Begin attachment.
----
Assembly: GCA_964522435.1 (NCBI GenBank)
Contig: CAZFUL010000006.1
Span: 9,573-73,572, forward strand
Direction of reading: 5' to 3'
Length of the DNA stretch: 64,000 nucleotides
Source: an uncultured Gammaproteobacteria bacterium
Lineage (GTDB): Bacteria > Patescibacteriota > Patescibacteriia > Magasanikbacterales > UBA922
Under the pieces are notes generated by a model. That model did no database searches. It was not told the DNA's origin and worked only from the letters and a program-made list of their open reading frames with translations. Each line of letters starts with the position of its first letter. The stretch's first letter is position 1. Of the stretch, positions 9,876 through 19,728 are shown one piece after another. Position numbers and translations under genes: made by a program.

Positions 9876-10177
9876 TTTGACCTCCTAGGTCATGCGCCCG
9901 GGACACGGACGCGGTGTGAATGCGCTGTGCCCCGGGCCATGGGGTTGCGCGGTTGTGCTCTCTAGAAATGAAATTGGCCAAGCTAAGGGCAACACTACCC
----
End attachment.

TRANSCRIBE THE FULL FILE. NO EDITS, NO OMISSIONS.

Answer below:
Assembly: GCA_964522435.1 (NCBI GenBank)
Contig: CAZFUL010000006.1
Span: 9,573-73,572, forward strand
Direction of reading: 5' to 3'
Length of the DNA stretch: 64,000 nucleotides
Source: an uncultured Gammaproteobacteria bacterium
Lineage (GTDB): Bacteria > Patescibacteriota > Patescibacteriia > Magasanikbacterales > UBA922
Under the pieces are notes generated by a model. That model did no database searches. It was not told the DNA's origin and worked only from the letters and a program-made list of their open reading frames with translations. Each line of letters starts with the position of its first letter. The stretch's first letter is position 1. Of the stretch, positions 9,876 through 19,728 are shown one piece after another. Position numbers and translations under genes: made by a program.

Positions 9876-10177
9876 TTTGACCTCCTAGGTCATGCGCCCG
9901 GGACACGGACGCGGTGTGAATGCGCTGTGCCCCGGGCCATGGGGTTGCGCGGTTGTGCTCTCTAGAAATGAAATTGGCCAAGCTAAGGGCAACACTACCC